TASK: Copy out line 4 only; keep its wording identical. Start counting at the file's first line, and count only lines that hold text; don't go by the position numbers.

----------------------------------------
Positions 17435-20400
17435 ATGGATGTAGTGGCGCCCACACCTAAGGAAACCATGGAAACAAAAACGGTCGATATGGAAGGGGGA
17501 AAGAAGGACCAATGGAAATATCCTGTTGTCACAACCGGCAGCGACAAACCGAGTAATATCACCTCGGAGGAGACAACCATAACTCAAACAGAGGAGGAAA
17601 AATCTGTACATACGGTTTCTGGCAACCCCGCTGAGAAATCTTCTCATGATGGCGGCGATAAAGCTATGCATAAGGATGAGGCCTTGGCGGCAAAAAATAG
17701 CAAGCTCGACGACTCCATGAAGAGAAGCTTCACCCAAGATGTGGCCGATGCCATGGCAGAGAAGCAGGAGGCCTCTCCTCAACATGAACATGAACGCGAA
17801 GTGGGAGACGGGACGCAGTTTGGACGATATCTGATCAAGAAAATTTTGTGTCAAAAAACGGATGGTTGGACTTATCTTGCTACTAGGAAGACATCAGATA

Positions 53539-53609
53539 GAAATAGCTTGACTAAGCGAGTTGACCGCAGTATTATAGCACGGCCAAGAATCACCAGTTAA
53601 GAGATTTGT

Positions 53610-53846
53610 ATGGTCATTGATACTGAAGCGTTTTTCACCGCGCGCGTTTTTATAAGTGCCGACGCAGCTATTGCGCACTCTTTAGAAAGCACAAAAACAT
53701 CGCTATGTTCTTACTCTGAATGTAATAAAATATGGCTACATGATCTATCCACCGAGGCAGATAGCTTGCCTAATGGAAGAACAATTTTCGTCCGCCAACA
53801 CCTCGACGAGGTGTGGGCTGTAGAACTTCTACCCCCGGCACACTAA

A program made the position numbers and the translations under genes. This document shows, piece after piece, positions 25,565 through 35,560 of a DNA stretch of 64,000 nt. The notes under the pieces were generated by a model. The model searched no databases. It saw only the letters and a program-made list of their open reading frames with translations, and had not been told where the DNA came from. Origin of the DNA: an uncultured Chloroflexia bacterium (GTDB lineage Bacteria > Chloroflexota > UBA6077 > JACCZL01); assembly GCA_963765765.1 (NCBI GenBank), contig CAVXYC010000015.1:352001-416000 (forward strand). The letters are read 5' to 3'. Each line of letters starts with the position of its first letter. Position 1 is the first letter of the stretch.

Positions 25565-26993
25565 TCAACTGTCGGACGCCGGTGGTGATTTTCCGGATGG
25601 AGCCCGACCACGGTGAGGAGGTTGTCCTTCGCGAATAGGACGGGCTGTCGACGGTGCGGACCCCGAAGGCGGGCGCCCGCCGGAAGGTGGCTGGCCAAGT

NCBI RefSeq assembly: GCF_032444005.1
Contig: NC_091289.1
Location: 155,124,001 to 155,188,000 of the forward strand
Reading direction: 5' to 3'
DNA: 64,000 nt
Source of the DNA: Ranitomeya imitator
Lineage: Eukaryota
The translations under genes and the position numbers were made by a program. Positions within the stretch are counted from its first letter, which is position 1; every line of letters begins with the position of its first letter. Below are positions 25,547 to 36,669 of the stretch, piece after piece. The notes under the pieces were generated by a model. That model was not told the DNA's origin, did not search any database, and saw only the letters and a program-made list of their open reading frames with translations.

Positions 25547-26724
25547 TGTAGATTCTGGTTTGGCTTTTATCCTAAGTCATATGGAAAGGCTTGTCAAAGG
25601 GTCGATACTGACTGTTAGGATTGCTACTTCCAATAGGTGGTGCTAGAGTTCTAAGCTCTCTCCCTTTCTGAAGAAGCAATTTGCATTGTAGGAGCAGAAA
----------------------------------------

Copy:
17601 AATCTGTACATACGGTTTCTGGCAACCCCGCTGAGAAATCTTCTCATGATGGCGGCGATAAAGCTATGCATAAGGATGAGGCCTTGGCGGCAAAAAATAG